Easter blessings from UCAN
There is no more important week in the year for Christians than this Holy Week. We call it Holy because of the mystery we celebrate - God's gift of His son who loves us to his death on Calvary and beyond.
Because of that love, we wish each other Happy Easter even when we know there is a lot of tragedy about it - Good Friday. As Christians, we know that what we see happening with and in Jesus goes to the heart of what we know from our own experience of life.
At the Second Vatican Council, the Christian lives we all lead were described as being shares in the Paschal Mystery. We have our share in the death and resurrection of Jesus every day. Our lives are part of the Paschal Mystery.
At UCAN, we work to describe that mystery in the unfolding tragedies and astonishing blessings of the people we seek out and report, feature and comment on.
While at times deeply distressing work, this effort of ours gets its coherence in the same way the death of Jesus did - because of the astonishing grace of a God who never gives up on life and love.
Because of that, we can wish you Happy Easter.
Fr. Michael Kelly SJ
Church rues 'needless deaths' on border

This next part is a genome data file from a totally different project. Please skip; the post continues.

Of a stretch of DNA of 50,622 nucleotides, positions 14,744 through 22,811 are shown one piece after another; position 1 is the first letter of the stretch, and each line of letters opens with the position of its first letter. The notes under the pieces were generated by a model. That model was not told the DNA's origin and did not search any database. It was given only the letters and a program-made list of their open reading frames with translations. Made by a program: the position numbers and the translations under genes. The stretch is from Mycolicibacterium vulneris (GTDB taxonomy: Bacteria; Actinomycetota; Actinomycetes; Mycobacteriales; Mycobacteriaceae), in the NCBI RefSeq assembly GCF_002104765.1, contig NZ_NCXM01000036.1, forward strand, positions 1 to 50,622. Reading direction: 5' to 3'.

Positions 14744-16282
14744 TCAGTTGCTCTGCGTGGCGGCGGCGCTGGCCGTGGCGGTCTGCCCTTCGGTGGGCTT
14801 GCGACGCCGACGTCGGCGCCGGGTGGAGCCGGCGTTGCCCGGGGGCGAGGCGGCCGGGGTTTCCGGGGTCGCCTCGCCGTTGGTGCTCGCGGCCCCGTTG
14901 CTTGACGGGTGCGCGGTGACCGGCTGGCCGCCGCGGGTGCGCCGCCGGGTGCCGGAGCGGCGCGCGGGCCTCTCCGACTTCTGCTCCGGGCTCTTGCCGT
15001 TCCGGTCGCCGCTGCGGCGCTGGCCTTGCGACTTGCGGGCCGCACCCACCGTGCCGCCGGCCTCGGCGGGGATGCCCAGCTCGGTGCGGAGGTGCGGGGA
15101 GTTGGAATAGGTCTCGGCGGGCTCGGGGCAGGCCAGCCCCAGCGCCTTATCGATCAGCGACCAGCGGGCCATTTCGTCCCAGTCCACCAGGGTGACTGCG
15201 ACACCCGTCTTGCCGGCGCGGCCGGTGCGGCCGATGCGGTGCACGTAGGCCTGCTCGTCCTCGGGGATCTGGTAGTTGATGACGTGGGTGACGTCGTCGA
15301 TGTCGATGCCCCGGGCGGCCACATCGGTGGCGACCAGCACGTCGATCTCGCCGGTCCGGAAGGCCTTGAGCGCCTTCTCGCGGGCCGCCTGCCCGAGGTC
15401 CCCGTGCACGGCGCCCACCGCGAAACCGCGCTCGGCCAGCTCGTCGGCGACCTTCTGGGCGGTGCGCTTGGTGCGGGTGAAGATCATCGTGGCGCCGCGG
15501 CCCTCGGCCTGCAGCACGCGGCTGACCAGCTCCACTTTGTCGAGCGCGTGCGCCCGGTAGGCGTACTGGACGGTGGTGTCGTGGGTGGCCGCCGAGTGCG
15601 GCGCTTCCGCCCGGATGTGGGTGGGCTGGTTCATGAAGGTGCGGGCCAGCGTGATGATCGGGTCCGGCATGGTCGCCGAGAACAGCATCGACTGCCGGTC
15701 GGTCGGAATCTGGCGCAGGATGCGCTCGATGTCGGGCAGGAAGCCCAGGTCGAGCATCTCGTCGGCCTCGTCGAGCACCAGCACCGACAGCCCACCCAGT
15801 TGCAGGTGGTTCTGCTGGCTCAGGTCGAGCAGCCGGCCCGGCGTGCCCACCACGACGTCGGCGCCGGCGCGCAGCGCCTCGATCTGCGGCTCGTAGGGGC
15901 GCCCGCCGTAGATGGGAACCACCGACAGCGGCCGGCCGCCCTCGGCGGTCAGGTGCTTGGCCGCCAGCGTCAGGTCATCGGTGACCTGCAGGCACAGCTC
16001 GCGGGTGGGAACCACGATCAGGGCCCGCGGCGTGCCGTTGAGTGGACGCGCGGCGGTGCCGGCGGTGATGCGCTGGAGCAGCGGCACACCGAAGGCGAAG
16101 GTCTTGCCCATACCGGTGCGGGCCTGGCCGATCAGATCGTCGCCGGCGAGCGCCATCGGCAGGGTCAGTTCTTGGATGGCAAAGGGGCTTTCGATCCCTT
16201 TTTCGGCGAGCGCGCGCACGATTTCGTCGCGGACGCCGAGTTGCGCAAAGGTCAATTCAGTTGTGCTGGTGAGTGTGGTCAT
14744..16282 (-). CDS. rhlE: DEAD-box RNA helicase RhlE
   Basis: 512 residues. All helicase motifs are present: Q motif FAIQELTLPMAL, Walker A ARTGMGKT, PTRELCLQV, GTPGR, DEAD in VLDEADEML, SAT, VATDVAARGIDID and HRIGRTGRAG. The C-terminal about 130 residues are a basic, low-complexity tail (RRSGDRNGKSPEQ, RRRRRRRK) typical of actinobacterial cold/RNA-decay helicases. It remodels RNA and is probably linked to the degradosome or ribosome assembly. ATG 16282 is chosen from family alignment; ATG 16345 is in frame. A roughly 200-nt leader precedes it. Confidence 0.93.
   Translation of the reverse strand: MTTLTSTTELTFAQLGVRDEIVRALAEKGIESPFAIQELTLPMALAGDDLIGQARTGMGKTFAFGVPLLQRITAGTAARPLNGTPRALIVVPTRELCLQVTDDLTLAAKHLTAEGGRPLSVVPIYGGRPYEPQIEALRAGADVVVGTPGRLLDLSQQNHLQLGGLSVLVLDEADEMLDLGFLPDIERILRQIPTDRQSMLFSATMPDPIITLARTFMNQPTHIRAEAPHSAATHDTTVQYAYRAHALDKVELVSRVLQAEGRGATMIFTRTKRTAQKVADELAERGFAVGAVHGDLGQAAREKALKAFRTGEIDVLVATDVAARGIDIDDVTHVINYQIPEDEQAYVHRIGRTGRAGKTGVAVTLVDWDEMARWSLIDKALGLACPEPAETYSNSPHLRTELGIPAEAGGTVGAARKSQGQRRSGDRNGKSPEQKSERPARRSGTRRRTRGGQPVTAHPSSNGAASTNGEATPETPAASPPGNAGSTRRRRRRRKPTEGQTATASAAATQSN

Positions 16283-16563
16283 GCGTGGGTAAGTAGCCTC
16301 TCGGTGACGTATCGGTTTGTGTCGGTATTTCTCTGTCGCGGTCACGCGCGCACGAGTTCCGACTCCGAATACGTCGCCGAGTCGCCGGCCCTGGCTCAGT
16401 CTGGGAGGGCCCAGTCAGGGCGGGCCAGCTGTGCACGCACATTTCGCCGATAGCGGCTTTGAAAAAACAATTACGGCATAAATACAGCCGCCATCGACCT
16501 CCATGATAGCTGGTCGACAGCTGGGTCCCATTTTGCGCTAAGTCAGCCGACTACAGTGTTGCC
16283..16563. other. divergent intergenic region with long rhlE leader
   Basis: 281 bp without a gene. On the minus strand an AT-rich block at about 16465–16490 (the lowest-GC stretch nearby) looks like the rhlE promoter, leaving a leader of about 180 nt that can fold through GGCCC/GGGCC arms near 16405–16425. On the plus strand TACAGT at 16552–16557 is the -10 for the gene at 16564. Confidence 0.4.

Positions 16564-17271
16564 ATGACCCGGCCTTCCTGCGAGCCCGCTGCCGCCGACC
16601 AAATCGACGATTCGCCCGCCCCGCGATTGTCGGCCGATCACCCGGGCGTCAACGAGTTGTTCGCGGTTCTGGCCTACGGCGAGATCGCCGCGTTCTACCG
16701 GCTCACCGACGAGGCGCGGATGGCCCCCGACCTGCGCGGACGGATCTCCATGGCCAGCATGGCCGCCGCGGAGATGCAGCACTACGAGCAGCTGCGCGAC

Bishops call for a negotiated settlement to temple dispute with ThailandCambodian villagers displaced by border fighting (Photo courtesy of Caritas Cambodia)
- Phat Samphy, Phnom Penh
- February 16, 2011
The fighting has also caused â€śserious injuries, the destruction of sacred places and irreparable damage to a world heritage site,â€ť a February 14 statement said.
â€śThe Catholic Church of Cambodia calls on all communities, national and international organizations to urgently cooperate at all levels to help stop conflict around the Preah Vihear Temple,â€ť said the statement signed by Bishop Olivier Schmitthaeusler, apostolic vicar of Phnom Penh.
â€śWe pray to almighty God that the Good Lord will bless the two sides with peace and guide the leaders of both countries to resolve this conflict by peaceful means and to avoid further shedding of blood,â€ť it continued.
Long Sophal, a Church worker with the Jesuit Service in Cambodia, said he hopes Thailand and Cambodia heed Bishop Schmitthaeuslerâ€™s words.
â€śWe are always against war because everyone suffers, so we must support a call for peaceful solutions,â€ť he said.
Other organizations also voiced their support for the Churchâ€™s appeal.
Duong Savong, director of the Catholic Catechesis Center, said the statement, â€śMade us reflect that the fighting not only brought suffering to Cambodians, but to all from both sides.â€ť
The February 4-7 border clashes reportedly killed at least eight people - three in Thailand and five in Cambodia - and injured many more, as well as displacing thousands.
Cambodians flee Thai border fighting
Church on standby to help in border clash